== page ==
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Authors: Larry McMurtry

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“Don’t be calling your own cousin a slut, little boy,” Annette said.

“Now see what you’ve done, Duane—you’ve got all these kids talking ugly,” Karla said.

“Honey, they’re kids,” he reminded her. “They can talk ugly without any help from me.”

“What about Six Flags? Have any of you kids thought of that?” Karla asked.

“What about Six Flags, are we going?” Willy asked.

“Yeah, are we going?” Bubbles asked, and the others chimed in, all except Barbi, who refused to join the clamor. Baby Paul banged his spoon and threw his carrots off his high chair.

“The reason I mention it is because Pa-Pa is the only person I trust to drive on those Arlington freeways and Arlington’s where Six Flags is,” Karla said. “If he won’t drive we can’t plan trips to Six Flags because it’s too far for all of us to walk.”

“Hey, that’s not fair, I’m the grandparent,” Duane said. “It’s the parents’ job to take kids to amusement parks.”

Nonetheless he and Karla were usually the ones who took the grandkids to Six Flags. When Julie and Jack and Nellie and Dickie went they left the kids at home.

“We wouldn’t have any fun ourselves if we took the kids,” Nellie said, succinctly summarizing the prevailing attitude.

Duane noticed that all the young eyes had swiveled in his direction. The thought that his walking might deprive them of trips to Six Flags put the whole matter in a different light.

“Well, it’s really no problem,” he said. “The next time you kids all want to go to Six Flags I’ll just hire a limo. And Grandma can ride along with you to chaperone.”

“Oh boy, a limo...a limo!” Bubbles said, so ecstatically that Duane congratulated himself on the clever way he had trumped Karla’s ace.

It was a clean victory, too. All of the kids had seen limos galore on TV but none of them had ever ridden in one. The consensus was that riding in a limo would be even more fun than Six Flags itself—after all, they had been to Six Flags quite a few times already.

Karla, who knew when she had been trumped, didn’t say a word. If Duane turned out to be serious about walking, then it was going to be a long campaign. Better to fight and run away, and live to fight another day.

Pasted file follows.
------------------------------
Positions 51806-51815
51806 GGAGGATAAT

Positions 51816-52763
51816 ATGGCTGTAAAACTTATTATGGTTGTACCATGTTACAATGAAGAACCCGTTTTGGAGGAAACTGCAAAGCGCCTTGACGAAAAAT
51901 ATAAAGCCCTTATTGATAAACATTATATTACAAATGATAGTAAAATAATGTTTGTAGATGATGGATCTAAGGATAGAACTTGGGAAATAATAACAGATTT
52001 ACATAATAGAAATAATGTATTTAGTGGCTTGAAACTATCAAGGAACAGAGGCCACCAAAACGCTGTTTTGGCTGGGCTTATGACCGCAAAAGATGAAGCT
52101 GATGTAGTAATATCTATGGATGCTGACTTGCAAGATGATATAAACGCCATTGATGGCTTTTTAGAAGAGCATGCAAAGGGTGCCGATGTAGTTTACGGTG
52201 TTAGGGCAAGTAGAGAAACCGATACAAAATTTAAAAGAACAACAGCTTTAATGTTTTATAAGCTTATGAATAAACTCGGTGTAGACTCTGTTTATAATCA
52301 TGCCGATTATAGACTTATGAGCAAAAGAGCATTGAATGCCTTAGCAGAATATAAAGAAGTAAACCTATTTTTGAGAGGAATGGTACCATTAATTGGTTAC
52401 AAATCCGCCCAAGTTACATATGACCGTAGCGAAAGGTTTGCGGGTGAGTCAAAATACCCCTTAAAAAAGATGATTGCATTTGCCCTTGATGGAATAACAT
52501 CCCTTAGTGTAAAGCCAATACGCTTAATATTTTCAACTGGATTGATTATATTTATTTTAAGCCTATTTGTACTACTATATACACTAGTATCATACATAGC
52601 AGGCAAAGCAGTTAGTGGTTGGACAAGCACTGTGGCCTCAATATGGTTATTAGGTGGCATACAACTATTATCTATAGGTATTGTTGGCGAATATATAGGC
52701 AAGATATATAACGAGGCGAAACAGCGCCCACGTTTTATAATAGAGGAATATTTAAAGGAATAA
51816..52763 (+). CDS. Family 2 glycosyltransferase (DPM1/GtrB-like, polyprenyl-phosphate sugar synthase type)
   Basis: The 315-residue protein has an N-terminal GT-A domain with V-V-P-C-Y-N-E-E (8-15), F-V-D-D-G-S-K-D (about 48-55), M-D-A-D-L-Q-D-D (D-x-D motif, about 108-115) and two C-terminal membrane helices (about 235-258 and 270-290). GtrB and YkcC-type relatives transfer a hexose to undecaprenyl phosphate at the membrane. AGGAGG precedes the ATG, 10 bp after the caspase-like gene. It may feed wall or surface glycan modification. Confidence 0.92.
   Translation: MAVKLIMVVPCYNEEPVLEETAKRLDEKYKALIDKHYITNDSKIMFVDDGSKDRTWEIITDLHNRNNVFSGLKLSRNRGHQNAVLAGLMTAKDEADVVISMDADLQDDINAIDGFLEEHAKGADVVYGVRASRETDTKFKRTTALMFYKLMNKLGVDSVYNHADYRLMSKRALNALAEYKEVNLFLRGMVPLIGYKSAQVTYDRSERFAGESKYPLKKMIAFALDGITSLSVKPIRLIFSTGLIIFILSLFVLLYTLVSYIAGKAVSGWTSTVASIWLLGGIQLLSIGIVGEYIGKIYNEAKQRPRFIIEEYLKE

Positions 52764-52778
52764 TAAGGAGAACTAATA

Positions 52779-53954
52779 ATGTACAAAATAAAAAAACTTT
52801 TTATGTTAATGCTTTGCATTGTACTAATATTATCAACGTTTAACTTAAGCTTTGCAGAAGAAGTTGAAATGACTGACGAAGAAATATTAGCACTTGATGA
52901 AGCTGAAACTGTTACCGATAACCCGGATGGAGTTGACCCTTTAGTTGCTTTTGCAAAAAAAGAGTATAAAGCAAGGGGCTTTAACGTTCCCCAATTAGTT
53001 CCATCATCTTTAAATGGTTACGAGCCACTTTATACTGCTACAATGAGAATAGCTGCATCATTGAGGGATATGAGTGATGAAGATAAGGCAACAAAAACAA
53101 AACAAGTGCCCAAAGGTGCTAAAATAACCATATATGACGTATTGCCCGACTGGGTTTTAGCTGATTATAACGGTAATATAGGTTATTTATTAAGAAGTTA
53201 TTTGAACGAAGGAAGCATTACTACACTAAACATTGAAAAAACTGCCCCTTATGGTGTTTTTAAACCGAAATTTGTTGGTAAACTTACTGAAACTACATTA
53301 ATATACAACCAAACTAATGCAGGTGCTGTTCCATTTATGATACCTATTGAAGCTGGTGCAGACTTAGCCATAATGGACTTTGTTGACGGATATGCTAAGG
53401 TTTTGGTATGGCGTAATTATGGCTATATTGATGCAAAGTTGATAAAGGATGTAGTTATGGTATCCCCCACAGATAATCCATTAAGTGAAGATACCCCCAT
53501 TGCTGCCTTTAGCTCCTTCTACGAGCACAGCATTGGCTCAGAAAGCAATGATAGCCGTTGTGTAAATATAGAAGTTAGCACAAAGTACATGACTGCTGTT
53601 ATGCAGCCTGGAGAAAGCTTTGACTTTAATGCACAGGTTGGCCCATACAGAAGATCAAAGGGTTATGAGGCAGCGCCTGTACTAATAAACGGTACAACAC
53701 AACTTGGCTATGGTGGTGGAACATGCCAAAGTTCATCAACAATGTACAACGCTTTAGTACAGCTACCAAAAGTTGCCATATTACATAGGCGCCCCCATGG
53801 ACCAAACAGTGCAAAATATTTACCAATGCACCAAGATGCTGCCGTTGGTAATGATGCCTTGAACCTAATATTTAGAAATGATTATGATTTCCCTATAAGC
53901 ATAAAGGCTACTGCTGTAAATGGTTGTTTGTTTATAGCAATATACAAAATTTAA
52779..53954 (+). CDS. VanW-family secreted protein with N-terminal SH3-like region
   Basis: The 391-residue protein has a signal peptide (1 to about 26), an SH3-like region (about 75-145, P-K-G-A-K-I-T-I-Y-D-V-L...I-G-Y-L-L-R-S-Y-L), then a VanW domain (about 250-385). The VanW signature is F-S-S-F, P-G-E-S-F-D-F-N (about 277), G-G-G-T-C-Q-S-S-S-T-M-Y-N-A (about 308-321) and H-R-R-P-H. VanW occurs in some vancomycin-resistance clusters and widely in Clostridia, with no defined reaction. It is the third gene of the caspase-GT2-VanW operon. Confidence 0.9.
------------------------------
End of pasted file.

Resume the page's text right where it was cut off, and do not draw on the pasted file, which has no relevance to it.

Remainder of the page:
“Cobbler time!” Rag announced. “There’s not many things better on earth than blackberry cobbler.”

“Riding in a limo is better,” Willy assured her.

“I hope the driver is a member of the Mafia,” Barbi said. “I hope he wears a dark suit and is a member of the Mafia.”

“Why would you want to be driven to Six Flags by a member of the Mafia, honey?” Annette inquired. Sometimes the things that came out of her daughter’s mouth shocked her a little. She never had that problem with Loni, who was so quiet she often wouldn’t even say what color socks she wanted to put on in the morning.

“I love the Mafia. I want to join it when I get big,” Barbi said. “It’s my favorite thing in the whole world.”

Then, while everyone was absorbed with their cobbler, Baby Paul somehow managed to push with his feet and tip his high chair over backward; when it hit the floor he popped out of it like a living cork and went sliding far across the kitchen floor. The fall didn’t hurt him at all but when everybody rushed over to see if he was injured he got rattled and began to shriek at the top of his lungs.

“I told Nellie that high chair was no good; she just doesn’t listen,” Karla said.

“Shrieks and screams, typical day,” Rag said, contemplating the mess of dishes she had to clean up.

8

D